Rethinking Goodness

SUNY Press
Free sample

Arguing that a psychological basis for ethics can be found in human motivation, Rethinking Goodness proposes a naturalistic ethics that transcends the conflict between liberalism and authoritarianism—the conflict between freedom at the price of narcissism and morality at the price of coercion. The authors offer a third option, an ethic broader than liberalism’s pursuit of the personal, that avoids jeopardizing, as do authoritarian positions, the centrality of individual autonomy.
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About the author

Michael A. Wallach is Professor of Psychology and Lise Wallach is Adjunct Professor of Psychology at Duke University.

Michael A. Wallach is Professor of Psychology and Lise Wallach is Adjunct Professor of Psychology at Duke University.

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Additional Information

Publisher
SUNY Press
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Published on
Jan 1, 1990
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Pages
156
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ISBN
9781438423104
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Best For
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Language
English
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Genres
Philosophy / General
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Content Protection
This content is DRM protected.
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Eligible for Family Library

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A CHOICE Outstanding Academic Title 2013!

This book examines seven different answers to the question, "What are we talking about when we talk about the mind?" It begins by considering the dualistic view, frequently taken for granted by students, that words like "belief," "anger," and "jealousy" refer to a realm quite distinct from the physical world, and notes the difficulties associated with this view as well as why many find it compelling. The book then describes six further major views of mind alternative to dualism that have been developed by psychologists, philosophers, and neuroscientists: Some claim that such words are just about behavior. Some claim that such words are theoretical constructs, like "quarks" in physics. Some identify the mind with the brain or with a kind of program in the brain like the software in a computer. Some think there is nothing to which such words refer. Some think mental talk reflects nothing but convention.

Students in psychology learn about different views of mind in various courses, but they tend to be left on their own to deal with the conflicts among them. How to conceive of mind is usually addressed in the context not of psychology but of philosophy, where it tends to be treated in ways that may seem esoteric to psychology students. Seldom discussed in one place, this book presents all seven views and the reasons for and against each in a relatively nontechnical, informal manner designed to appeal to psychology students and their instructors, permitting comparisons and possible resolutions.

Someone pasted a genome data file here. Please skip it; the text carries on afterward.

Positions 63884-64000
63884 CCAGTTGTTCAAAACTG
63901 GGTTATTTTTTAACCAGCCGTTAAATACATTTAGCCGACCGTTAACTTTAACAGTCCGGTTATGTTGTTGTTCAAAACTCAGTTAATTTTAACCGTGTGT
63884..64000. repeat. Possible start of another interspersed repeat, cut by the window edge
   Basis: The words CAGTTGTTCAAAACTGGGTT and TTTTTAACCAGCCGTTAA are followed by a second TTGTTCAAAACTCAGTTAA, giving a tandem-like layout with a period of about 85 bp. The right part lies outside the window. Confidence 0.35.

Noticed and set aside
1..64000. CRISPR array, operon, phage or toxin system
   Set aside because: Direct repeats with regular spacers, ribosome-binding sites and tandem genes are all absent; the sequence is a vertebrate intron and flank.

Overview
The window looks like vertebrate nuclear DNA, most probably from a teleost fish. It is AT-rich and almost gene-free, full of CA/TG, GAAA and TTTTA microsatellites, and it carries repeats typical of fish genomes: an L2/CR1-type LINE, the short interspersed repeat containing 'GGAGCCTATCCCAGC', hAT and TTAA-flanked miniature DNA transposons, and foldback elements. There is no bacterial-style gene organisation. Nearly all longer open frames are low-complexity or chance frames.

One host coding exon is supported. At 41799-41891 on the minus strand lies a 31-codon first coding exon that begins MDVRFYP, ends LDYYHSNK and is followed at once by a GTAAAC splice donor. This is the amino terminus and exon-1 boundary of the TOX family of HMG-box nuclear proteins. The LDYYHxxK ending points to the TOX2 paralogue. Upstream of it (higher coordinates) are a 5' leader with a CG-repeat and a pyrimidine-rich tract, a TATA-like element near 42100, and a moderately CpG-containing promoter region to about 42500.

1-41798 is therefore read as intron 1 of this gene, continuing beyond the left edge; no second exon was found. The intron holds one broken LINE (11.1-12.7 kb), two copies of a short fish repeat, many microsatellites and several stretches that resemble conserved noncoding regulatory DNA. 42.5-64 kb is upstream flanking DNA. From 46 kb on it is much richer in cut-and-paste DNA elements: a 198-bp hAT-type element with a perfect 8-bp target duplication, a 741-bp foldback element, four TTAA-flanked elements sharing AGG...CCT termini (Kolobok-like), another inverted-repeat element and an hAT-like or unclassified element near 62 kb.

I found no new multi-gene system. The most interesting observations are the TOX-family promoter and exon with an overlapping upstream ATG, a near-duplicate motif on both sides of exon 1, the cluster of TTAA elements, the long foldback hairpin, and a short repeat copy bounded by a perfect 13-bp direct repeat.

One of the great fears many of us face is that despite all our effort and striving, we will discover at the end that we have wasted our life. In A Guide to the Good Life, William B. Irvine plumbs the wisdom of Stoic philosophy, one of the most popular and successful schools of thought in ancient Rome, and shows how its insight and advice are still remarkably applicable to modern lives. In A Guide to the Good Life, Irvine offers a refreshing presentation of Stoicism, showing how this ancient philosophy can still direct us toward a better life. Using the psychological insights and the practical techniques of the Stoics, Irvine offers a roadmap for anyone seeking to avoid the feelings of chronic dissatisfaction that plague so many of us. Irvine looks at various Stoic techniques for attaining tranquility and shows how to put these techniques to work in our own life. As he does so, he describes his own experiences practicing Stoicism and offers valuable first-hand advice for anyone wishing to live better by following in the footsteps of these ancient philosophers. Readers learn how to minimize worry, how to let go of the past and focus our efforts on the things we can control, and how to deal with insults, grief, old age, and the distracting temptations of fame and fortune. We learn from Marcus Aurelius the importance of prizing only things of true value, and from Epictetus we learn how to be more content with what we have. Finally, A Guide to the Good Life shows readers how to become thoughtful observers of their own lives. If we watch ourselves as we go about our daily business and later reflect on what we saw, we can better identify the sources of distress and eventually avoid that pain in our life. By doing this, the Stoics thought, we can hope to attain a truly joyful life.
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